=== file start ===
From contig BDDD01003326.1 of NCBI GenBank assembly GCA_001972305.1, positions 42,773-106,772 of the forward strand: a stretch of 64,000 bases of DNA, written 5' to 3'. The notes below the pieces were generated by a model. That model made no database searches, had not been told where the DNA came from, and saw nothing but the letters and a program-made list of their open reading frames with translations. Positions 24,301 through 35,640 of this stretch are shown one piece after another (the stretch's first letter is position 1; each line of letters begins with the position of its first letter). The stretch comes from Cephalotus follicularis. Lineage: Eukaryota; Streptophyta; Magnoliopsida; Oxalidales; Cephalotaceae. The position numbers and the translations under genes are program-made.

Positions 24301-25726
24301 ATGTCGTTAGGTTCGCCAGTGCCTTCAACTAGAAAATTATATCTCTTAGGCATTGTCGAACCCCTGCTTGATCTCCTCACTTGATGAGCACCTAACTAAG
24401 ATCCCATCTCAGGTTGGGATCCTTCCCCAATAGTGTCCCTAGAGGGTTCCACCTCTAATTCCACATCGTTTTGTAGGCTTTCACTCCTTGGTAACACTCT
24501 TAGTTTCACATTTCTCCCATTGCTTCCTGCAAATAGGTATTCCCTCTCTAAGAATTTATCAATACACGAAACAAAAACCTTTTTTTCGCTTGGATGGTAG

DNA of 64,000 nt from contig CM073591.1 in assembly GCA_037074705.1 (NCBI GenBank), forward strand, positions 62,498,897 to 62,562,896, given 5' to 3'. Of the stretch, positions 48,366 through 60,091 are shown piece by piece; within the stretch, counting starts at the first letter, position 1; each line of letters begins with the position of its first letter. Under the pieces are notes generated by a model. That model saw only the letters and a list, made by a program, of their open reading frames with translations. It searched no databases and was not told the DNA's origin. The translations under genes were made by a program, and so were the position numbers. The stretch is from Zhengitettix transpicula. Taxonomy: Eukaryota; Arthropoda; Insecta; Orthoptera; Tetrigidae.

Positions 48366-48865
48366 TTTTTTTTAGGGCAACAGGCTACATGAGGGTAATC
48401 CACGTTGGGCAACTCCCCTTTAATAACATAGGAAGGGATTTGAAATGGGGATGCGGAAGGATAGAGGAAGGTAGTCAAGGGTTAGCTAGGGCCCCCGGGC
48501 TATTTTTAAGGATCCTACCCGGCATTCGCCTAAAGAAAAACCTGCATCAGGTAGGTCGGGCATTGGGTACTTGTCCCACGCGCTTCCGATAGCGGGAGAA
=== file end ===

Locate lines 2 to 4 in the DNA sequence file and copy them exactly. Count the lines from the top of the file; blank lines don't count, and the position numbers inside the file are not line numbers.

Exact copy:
Positions 24301-25726
24301 ATGTCGTTAGGTTCGCCAGTGCCTTCAACTAGAAAATTATATCTCTTAGGCATTGTCGAACCCCTGCTTGATCTCCTCACTTGATGAGCACCTAACTAAG
24401 ATCCCATCTCAGGTTGGGATCCTTCCCCAATAGTGTCCCTAGAGGGTTCCACCTCTAATTCCACATCGTTTTGTAGGCTTTCACTCCTTGGTAACACTCT